- Snow Removal
There are more than 630 miles of city streets to be plowed and/or sanded when a storm moves in. During periods of snowfall, roadways will be plowed and sanded in order of priority. Please view the Priority List or Priority Map.
The City does not normally plow subdivisions or residential streets because plows can inadvertently block-in driveways with snow, and also because some residential streets are too narrow for plows to operate. The Street Department does apply sand and salt mixed with deicer on almost all intersections within the city limits.
We Work Till the Job Is Done!
The City of Twin Falls has eight snowplows and sanders, as well as blowers and other snow removal equipment. When your City Street Department is contacted by citizens, first responders, and city staff regarding hazardous road conditions, it dispatches all necessary resources - no matter the time or day.
Under heavy snowfall, street workers rotate shifts to work around the clock to clear streets and lay sand. Workers must continually re-plow primary roadways when snow falls to ensure that they remain clear.
Tips For Staying Safe During Winter Driving
SLOW DOWN: The posted speed limit is the recommended speed under ideal driving conditions. When snow and ice are present, drivers should reduce their speed to prevent collisions or losing control of the vehicle.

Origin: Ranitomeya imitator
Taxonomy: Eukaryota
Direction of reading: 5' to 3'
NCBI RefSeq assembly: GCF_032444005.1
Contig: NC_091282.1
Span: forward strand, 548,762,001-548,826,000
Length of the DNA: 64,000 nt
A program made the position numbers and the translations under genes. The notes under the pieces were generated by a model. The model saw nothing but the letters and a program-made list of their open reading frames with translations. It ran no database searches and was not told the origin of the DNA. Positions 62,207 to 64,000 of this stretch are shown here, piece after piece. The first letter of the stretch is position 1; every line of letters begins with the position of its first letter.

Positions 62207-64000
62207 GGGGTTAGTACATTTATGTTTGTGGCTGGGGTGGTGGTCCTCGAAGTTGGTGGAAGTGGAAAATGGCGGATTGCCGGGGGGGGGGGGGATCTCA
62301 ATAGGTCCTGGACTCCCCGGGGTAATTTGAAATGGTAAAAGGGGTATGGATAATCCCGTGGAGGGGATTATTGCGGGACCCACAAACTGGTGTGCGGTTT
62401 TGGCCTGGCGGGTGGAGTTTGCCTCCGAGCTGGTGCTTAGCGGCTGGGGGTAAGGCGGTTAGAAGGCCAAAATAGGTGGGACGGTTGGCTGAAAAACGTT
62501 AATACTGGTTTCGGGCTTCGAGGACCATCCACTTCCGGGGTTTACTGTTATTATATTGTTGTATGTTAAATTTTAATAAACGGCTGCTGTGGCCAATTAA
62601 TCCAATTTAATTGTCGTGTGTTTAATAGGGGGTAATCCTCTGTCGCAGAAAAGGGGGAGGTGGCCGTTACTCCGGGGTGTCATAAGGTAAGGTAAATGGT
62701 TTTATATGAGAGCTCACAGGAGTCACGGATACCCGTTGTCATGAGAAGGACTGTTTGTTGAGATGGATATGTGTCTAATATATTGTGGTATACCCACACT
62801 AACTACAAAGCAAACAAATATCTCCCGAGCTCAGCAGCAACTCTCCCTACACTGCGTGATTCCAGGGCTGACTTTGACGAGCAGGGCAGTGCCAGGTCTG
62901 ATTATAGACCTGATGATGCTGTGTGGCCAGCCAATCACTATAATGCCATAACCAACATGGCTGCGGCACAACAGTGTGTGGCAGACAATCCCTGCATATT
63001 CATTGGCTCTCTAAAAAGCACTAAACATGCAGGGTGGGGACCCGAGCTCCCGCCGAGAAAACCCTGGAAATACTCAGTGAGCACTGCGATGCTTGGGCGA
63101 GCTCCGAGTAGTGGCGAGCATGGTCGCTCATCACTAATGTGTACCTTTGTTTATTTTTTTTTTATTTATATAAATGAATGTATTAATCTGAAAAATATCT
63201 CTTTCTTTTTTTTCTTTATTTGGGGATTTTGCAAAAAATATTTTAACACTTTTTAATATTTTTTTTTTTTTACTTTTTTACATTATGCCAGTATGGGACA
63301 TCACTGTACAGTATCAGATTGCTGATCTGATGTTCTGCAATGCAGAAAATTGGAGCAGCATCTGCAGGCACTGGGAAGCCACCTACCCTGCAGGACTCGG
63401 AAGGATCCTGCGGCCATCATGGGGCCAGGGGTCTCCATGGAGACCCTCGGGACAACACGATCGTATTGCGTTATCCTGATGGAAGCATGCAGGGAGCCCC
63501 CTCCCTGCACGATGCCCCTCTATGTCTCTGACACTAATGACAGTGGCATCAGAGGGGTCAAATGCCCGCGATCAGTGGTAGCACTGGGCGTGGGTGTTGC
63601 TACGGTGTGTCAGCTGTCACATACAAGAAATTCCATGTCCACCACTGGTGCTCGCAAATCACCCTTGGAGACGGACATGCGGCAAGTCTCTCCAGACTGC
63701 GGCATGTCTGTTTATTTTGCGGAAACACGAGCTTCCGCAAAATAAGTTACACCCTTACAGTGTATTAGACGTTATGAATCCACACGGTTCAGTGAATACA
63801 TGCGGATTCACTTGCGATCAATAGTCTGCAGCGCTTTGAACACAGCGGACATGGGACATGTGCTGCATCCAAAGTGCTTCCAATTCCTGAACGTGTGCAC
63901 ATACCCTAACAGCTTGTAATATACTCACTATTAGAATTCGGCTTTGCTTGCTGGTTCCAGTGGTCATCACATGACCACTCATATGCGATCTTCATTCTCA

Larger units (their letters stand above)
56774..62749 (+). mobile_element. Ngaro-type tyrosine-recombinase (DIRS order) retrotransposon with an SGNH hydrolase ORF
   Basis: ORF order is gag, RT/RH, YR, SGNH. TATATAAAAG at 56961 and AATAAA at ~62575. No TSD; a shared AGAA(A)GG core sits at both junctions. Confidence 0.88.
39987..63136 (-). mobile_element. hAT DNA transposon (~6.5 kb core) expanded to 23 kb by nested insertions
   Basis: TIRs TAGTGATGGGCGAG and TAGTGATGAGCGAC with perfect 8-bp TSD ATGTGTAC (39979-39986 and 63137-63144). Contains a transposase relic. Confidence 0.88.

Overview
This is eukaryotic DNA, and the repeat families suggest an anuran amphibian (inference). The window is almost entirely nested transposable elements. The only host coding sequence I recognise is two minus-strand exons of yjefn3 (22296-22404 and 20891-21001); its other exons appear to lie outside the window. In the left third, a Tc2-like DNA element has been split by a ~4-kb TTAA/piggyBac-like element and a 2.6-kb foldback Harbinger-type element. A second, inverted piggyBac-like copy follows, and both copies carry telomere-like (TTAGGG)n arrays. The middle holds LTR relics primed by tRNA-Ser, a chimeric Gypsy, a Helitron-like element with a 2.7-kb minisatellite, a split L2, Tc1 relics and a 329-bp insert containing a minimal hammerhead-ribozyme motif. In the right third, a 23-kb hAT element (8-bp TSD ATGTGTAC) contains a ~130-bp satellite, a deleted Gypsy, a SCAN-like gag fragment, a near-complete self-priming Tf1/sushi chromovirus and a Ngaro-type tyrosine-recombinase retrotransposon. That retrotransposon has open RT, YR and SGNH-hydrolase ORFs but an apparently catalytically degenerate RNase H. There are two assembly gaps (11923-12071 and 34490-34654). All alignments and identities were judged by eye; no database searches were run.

GIVE YOURSELF TIME: One of the most common reasons that drivers do not slow down during hazardous conditions is because they did not give themselves extra time for their commute. In general, give yourself an extra 15 minutes during the winter to scrape your windshield and drive a little slower.
SPEAKING OF THE WINDSHIELD: Scrape as much ice as possible off the windshield, driver-side window, front passenger-side window, and rear window. Also be sure that the windows are not foggy. This will help you see pedestrians and other vehicles in your periphery - and prevent a costly and potentially deadly incident.
SPACE IT OUT: The three-second rule states the following: when following another vehicle, drivers should pick a point on the road and count slowly to three after the vehicle in front passes the point. If the driver passes the chosen point before the count of three, then that driver is following too close. During normal diving conditions drivers are required to use the three-second rule - during hazardous driving conditions, drivers should count to five or more. Most vehicle collisions are caused by drivers following too close to other vehicles.
STOP EARLY AND SLOWLY: Even after snow plows have scrapped the snow and laid down sand at intersections, it is still likely that the intersection is slick from ice or a thin layer of compacted snow. Double or even triple your stopping distance - heavier vehicles like trucks require more stopping distance on slick roadways. Also, apply the break gently to avoid losing traction.